As luck would have it she wasn’t able to come that week but came the following one when I was playing TWO parts ( twins) in Grand National Night which needed Northern accents. I spoke to Margaret Morris in my dressing room during the interval whilst doing a quick change and hoped she’d remember me.
When back in London a couple of months later she contacted me and I met Stuart Latham at the Granada Offices in Golden Square in London. I was asked to do a test in Manchester. 

 

What are your memories of that first live episode of Coronation Street in December 1960?

I had never done television before. In fact I didn’t have a tv set! Having only ever done theatre “live television” was not much different...you couldn’t stop! The only difference was acting to the camera.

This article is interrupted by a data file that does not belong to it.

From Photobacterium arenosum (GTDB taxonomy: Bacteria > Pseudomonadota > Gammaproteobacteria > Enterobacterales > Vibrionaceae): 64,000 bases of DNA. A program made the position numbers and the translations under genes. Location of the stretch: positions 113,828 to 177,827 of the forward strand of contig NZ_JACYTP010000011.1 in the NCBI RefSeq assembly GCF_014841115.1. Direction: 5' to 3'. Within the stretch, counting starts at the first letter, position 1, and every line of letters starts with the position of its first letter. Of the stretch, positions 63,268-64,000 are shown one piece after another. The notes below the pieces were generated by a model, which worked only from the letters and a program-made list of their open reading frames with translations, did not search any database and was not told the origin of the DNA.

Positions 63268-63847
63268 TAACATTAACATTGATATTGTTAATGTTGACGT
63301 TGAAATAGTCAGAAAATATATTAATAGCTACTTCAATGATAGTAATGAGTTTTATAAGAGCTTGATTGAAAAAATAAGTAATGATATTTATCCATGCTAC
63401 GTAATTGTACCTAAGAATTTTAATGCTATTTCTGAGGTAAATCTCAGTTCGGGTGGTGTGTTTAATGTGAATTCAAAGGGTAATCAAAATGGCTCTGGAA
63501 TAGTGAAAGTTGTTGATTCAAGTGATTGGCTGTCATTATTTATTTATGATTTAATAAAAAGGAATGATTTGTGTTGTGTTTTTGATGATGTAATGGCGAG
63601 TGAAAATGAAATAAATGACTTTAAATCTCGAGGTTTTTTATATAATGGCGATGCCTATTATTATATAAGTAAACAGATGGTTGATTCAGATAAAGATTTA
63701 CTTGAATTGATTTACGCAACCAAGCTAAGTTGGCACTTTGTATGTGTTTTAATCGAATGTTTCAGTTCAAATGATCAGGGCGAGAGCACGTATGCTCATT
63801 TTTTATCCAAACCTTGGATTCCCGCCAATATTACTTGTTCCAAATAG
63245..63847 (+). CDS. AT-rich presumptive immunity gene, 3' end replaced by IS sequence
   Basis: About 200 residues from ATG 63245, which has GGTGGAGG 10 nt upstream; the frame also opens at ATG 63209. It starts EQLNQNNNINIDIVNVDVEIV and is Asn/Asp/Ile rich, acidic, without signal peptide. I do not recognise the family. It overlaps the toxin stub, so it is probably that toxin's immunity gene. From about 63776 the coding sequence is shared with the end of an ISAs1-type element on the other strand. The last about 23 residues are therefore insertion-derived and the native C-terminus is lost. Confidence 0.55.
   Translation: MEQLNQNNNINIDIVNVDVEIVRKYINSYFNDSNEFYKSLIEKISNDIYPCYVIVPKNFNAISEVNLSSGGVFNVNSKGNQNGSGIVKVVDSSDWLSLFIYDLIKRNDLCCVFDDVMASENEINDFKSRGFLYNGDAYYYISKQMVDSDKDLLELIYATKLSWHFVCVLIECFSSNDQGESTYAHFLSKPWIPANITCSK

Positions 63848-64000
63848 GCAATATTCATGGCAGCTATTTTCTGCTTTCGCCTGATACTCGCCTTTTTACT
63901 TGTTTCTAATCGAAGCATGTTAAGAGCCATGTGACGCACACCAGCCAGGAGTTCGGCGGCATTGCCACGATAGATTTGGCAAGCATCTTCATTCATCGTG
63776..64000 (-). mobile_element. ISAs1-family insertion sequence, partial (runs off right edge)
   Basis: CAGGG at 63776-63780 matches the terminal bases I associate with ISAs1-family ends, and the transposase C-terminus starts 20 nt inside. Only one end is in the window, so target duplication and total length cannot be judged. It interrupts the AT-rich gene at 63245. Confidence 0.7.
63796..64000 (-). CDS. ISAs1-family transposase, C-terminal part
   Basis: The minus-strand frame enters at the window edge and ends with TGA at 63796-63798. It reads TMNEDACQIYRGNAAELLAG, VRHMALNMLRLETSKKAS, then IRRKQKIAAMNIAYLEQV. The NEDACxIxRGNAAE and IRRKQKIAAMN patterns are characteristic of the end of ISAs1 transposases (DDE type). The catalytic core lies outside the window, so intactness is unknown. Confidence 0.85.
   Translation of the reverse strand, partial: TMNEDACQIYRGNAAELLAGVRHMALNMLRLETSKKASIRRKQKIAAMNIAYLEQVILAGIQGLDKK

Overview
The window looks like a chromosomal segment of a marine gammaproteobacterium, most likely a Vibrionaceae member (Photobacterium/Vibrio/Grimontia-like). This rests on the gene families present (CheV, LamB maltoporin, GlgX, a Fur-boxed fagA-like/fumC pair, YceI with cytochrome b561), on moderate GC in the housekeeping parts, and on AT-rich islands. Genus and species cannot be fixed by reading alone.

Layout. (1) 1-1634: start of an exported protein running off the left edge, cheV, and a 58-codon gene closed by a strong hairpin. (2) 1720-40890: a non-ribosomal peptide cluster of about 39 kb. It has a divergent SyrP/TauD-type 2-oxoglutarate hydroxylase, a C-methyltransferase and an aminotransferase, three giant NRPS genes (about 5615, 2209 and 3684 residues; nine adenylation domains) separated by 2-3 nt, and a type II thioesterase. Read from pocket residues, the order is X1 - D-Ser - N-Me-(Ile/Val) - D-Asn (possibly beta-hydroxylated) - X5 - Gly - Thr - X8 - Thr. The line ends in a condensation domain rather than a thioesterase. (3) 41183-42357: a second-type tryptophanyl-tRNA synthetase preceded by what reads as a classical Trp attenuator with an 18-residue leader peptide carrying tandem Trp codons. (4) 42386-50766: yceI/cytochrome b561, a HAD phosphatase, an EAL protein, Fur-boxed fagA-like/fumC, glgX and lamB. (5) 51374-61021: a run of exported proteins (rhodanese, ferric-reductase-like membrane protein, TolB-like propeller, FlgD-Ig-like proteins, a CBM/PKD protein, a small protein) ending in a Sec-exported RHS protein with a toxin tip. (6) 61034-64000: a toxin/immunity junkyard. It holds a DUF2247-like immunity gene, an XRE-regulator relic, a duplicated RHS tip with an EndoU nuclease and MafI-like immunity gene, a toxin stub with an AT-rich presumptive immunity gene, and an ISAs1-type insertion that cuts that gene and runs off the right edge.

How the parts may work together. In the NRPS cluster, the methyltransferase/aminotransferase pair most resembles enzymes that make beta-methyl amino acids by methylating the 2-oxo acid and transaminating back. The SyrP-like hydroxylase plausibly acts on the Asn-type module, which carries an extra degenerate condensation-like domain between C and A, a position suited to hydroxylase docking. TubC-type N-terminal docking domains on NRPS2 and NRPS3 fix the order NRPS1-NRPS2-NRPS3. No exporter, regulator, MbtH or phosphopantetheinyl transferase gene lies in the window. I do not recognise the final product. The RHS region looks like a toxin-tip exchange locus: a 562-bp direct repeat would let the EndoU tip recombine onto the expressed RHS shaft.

The Tanners made an immediate impact in the show. What was it like to work with those actors?

I loved the first year of the Tanners. We were a real “family” spending time on and off the screen together. I still regard Philip (Lowrie, who played Dennis Tanner) as my brother (both being only-children) and I also see Ernst Walder (Ivan Cheveski) regularly although he now lives in his home country of Austria. 

 

Coronation Street had many memorable original characters. My favourites from that era are Annie and Jack Walker, played by Doris Speed and Arthur Leslie and Ena Sharples, played by Violet Carson. What were they like to work with?

Doris Speed, Arthur Leslie and Vi Carson were very much the older and respected members of the cast as were Margot Bryant and Lynne Carol.